Our conversation with Jacques Pépin was so good that we had to cut it into two parts. And speaking of cutting things, the man knows a thing or two about technique. In part one, we looked back on Pépin’s extraordinary career and proficiency; this time around, we get down to brass tacks: eating and drinking.
Despite having trained in rigid kitchen brigades in France, Pépin has a surprisingly lenient definition of perfection. Perfect food for Jacques Pépin is "a food done with superb ingredients, and a food which is cooked with love,” he tells MUNCHIES editor-in-chief Helen Hollyman. “Because you cannot really cook any differently. It can be very simple."
Jacques is also very candid about his love for, shall we say, cheaper products. “I love hot dogs. There is no food that is taboo for me. I can eat anything; I have no guilt. In fact, I love a good hot dog.” And he applies that very same logic to wine. “$12 is a lot of money [for a bottle of wine]. Grapes that are not really used that much, you can find some very good wine at $6, $7, $8, $9." Jacques likes the fancy stuff too, he just prefers to give it to friends. "I just gave a bottle of 1959 Romanee-Conti to a friend of mine because he collects wine. He was crazy with that bottle, but for me it was fine, no big deal."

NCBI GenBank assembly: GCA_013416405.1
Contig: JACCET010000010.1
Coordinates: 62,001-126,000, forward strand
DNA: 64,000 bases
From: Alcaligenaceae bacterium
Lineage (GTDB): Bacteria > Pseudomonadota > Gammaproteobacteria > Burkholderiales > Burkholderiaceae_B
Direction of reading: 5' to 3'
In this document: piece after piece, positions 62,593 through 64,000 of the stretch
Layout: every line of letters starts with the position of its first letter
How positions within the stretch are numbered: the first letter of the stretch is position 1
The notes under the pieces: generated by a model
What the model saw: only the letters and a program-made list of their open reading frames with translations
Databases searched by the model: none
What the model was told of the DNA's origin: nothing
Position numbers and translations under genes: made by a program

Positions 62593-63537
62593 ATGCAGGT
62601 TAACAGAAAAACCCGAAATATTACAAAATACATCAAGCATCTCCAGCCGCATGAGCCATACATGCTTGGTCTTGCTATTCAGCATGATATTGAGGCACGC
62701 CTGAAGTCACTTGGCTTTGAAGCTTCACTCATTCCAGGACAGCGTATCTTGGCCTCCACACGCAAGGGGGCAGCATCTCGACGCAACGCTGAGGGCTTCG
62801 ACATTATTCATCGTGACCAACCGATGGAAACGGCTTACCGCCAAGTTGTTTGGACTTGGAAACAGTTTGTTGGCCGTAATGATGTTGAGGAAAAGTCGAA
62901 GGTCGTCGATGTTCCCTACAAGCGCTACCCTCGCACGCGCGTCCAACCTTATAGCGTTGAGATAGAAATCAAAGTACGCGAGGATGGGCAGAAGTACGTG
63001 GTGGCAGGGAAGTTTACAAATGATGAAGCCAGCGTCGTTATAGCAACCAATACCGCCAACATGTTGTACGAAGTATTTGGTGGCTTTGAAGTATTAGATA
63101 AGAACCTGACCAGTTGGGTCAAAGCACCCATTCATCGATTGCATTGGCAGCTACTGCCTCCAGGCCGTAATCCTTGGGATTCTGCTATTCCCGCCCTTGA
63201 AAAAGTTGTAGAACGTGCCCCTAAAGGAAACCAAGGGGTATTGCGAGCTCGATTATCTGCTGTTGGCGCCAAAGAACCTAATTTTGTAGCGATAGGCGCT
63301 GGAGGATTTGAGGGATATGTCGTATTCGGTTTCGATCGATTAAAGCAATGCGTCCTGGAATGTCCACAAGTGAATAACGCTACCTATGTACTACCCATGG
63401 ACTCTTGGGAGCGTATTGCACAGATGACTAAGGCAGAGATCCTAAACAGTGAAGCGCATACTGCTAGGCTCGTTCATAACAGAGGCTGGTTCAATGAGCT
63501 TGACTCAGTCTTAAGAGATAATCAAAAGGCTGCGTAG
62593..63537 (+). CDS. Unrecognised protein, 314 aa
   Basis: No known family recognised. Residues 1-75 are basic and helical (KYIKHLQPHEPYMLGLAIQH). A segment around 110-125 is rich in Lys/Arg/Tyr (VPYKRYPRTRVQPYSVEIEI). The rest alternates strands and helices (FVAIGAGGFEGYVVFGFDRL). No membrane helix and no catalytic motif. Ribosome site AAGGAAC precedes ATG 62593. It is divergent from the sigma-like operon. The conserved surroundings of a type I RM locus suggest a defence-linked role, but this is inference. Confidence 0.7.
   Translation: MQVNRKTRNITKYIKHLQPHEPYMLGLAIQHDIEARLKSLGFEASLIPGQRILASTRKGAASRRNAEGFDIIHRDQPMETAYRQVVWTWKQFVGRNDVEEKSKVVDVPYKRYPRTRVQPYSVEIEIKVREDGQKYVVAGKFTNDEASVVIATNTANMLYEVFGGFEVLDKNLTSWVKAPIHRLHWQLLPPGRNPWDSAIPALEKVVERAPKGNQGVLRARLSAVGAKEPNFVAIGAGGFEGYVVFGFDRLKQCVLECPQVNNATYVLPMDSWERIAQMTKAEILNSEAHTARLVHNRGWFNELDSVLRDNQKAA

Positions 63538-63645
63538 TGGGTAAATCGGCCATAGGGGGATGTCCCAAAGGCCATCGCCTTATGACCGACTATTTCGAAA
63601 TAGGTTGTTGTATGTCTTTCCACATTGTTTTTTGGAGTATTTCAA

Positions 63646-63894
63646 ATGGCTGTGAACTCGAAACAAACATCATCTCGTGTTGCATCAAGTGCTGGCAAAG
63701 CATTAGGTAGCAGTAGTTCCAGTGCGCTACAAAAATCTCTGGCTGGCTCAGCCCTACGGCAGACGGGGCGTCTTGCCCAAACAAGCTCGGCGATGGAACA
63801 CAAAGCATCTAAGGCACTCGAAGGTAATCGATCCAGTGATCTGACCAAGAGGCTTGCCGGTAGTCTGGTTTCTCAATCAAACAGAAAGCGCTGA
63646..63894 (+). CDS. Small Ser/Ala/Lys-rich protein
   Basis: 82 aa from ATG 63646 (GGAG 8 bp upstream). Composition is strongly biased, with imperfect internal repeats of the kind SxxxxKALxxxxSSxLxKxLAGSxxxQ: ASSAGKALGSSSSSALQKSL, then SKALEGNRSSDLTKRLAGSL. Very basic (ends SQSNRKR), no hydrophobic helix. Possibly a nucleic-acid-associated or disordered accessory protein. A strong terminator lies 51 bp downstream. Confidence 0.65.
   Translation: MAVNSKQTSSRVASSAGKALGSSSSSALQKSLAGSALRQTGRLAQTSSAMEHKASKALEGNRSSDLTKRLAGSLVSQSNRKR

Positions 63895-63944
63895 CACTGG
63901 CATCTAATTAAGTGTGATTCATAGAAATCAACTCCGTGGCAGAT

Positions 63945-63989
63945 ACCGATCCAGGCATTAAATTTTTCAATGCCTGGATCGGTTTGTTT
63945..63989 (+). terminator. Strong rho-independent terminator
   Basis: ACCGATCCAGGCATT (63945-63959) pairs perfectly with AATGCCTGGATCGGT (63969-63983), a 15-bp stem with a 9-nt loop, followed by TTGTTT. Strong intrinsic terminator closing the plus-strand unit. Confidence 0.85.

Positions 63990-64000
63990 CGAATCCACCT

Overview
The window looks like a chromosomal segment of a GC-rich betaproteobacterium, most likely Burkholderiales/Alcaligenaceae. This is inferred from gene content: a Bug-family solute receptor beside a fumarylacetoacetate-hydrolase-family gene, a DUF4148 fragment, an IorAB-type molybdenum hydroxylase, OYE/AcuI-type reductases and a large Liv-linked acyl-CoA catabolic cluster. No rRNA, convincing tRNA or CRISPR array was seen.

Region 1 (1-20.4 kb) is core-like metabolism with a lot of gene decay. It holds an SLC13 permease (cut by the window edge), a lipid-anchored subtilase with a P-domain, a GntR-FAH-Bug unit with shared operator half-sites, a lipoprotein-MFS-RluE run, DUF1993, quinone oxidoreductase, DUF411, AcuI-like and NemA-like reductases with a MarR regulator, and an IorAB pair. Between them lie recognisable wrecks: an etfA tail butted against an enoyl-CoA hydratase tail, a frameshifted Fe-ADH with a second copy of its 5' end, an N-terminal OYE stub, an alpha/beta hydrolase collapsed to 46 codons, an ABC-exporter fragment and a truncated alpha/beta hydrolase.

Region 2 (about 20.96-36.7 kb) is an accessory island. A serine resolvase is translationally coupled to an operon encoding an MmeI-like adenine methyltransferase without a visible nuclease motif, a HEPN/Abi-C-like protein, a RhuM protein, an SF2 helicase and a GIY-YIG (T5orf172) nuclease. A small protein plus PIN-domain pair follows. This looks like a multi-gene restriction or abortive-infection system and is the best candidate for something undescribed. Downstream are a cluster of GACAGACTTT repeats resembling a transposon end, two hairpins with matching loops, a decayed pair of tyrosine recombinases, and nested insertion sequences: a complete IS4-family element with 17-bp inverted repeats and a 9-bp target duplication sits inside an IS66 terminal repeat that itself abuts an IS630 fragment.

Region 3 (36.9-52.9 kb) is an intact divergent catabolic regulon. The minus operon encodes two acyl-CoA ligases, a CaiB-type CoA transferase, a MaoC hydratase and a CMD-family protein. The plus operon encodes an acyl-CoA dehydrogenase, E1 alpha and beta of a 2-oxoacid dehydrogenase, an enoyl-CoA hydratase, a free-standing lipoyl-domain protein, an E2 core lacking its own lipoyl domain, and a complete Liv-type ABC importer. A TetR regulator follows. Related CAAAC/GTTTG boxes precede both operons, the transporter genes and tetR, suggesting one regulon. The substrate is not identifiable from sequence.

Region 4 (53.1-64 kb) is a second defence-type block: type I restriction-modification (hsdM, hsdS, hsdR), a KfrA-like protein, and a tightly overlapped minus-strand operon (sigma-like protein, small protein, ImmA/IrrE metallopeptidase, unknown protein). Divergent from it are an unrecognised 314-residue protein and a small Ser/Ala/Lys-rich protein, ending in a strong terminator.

Needless to say, Pépin also has some more pearls of wisdom for young chefs, insisting that no matter how honed their skills are, it always comes down to the quality of the ingredients before them. "It's the ingredient first, there is no escaping that,” he told us. “If you're a good technician, you can torture the food to make it edible, but nothing better than that if you don't have good ingredients."
So, get some cheap wine and a couple of hot dogs, and listen to one of the most insightful and charming educators in food drop seven decades' worth of knowledge.